One of the most talented -- and often underappreciated -- character actresses of the late 1990s, Allison Janney first began courting critical attention with roles in such acclaimed films as [[Feature~V135855~Big Night~bignight]] (1996) and [[Feature~V180738~American Beauty~americanbeauty]] (1998). Able to play characters ranging from a name-dropping Manhattan socialite to a withdrawn, abused wife, the 6'0" Janney infuses all of her portrayals with equal parts poignancy and unforced gusto.
A product of Dayton, Ohio, where she was born November 19, 1959, Janney was raised as the daughter of a homemaker and the president of a real estate firm. She aspired to be a champion figure skater from a young age, but any hopes of pursuing a skating career were halted by a freak accident that badly damaged Janney's leg when she was in her mid-teens. As a student at Kenyon College, she became interested in acting, and got her first break when she successfully auditioned for a play being directed by Kenyon alum [[Performer~P104390~Paul Newman~paulnewman]]. After impressing Newman, a racing enthusiast, with both her acting skills and her love of fast cars, Janney went on to impress his wife, [[Performer~P117305~Joanne Woodward~joannewoodward]], who directed her in a number of off-off-Broadway plays during the early 1980s.
Although she enjoyed early stage success, Janney had difficulty starting her career, something that was hindered by her height: one disparaging casting agent went so far as to tell her that the only roles she was suitable for were lesbians and aliens. Thankfully, the actress pressed on in the face of such idiocy, waitressing and scooping ice cream to support herself during dry spells. Her luck began to change for the better in the late 1990s, when she started garnering luminous reviews for her work both on Broadway -- where she earned a Tony nomination for her role in 1998's A View from the Bridge -- and onscreen in such films as [[Feature~V135855~Big Night~bignight]] (1996) and [[Performer~P104435~Mike Nichols~mikenichols]]' [[Feature~V160671~Primary Colors~primarycolors]] (1998). In the former film, she appeared as the quiet, capable love interest of [[Performer~P64745~Tony Shalhoub~tonyshalhoub]]'s struggling Italian chef, while the latter featured the actress in the minor but poignant role of a painfully-awkward schoolteacher who is seduced by [[Performer~P71670~John Travolta~johntravolta]]'s libidinous Presidential candidate.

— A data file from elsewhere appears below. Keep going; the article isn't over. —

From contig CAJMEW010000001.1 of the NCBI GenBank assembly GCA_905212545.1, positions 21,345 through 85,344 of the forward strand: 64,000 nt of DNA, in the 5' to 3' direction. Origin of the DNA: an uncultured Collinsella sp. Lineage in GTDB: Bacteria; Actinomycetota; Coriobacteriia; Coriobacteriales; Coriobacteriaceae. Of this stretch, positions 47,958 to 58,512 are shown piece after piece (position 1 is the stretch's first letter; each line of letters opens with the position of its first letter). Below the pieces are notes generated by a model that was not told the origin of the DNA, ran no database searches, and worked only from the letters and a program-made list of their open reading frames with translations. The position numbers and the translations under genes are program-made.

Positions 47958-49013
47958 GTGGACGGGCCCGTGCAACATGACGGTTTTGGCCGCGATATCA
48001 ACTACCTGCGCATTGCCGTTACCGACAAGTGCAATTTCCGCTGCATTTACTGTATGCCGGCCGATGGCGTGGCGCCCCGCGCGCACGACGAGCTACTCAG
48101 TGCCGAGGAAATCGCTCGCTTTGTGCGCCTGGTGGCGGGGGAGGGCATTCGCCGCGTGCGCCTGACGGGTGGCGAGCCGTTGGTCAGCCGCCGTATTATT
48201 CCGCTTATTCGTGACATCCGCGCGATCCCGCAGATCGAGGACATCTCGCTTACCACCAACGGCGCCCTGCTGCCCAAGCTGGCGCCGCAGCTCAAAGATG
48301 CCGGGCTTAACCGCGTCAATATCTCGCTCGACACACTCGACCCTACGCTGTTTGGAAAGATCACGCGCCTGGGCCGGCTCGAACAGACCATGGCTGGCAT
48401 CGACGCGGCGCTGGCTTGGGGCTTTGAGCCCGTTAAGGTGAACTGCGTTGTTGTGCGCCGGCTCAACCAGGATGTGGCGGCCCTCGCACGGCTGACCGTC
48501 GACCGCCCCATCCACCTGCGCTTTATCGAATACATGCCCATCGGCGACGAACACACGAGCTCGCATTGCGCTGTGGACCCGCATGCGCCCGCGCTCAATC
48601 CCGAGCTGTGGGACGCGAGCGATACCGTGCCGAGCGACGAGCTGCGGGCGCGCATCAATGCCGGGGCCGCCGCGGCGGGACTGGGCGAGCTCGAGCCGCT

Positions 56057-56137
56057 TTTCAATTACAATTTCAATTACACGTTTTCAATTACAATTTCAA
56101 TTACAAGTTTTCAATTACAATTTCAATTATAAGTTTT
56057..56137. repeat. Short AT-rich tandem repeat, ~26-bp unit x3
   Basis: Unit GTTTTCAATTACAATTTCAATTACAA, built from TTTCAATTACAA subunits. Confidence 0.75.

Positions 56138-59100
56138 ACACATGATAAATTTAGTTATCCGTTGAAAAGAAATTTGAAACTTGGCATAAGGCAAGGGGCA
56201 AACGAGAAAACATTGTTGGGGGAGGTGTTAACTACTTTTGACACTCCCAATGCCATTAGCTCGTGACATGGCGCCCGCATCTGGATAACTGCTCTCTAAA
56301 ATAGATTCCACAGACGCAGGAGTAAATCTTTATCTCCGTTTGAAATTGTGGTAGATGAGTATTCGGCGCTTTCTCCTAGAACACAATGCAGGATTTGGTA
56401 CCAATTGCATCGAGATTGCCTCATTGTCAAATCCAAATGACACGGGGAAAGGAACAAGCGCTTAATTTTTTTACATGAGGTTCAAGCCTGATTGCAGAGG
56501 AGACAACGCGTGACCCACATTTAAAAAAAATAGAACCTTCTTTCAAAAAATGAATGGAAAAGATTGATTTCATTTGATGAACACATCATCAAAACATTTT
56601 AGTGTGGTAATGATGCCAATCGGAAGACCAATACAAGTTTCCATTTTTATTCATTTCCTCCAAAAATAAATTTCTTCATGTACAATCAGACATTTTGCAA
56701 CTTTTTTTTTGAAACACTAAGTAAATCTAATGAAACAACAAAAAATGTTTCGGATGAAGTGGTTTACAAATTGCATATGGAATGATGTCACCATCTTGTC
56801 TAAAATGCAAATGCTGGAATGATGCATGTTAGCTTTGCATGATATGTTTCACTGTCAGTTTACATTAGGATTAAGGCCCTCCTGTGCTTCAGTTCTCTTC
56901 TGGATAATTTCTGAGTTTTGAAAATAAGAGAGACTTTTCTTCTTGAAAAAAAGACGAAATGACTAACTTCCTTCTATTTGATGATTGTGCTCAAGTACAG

Janney, who had been appearing on television and in films since the early '90s, went on to do reliably excellent work in a variety of films that ranged from [[Feature~V158889~The Object of My Affection~theobjectofmyaffection]] (1998), in which she played the supercilious, name-dropping wife of a high-powered literary agent ([[Performer~P79264~Alan Alda~alanalda]]); to [[Feature~V180250~Drop Dead Gorgeous~dropdeadgorgeous]] (1999), which featured her as a beehived, chain-smoking trailer park resident; to [[Feature~V180738~American Beauty~americanbeauty]] (1999), in which she gave a quietly powerful portrayal of the abused wife of a tyrannical ex-Marine ([[Performer~P14803~Chris Cooper~chriscooper]]). Janney's talents have also been put on ample display on the small screen: in 1999, she joined the cast of the acclaimed NBC White House drama [[Feature~V181326~The West Wing~thewestwing[tvseries]]], originating the role of tough press secretary C.J. Cregg.
In addition to continuing her work on The West Wing, Janney played a supporting role in the award winning psychological drama The Hours (2002), and voiced Peach the Starfish in Pixar's wildly successful Finding Nemo (2003). The actress' would play the neighbor of protagonist Jim Winters (Anthony LaPaglia) in 2004's drama Winter Solstice, and continued to play small, yet meaty roles throughout the coming years (among them include On Our Very Own and Hairspray), she earned mainstream attention and critical praise for her role as the parent of a pregnant teen (Ellen Page) in Juno. Ironically, in light of her Juno success, Janney was also critically recognized for her performance as an emotionally detached mother in Sam Mendes' bittersweet comedy Away We Go (2009). ~ Rebecca Flint Marx, Rovi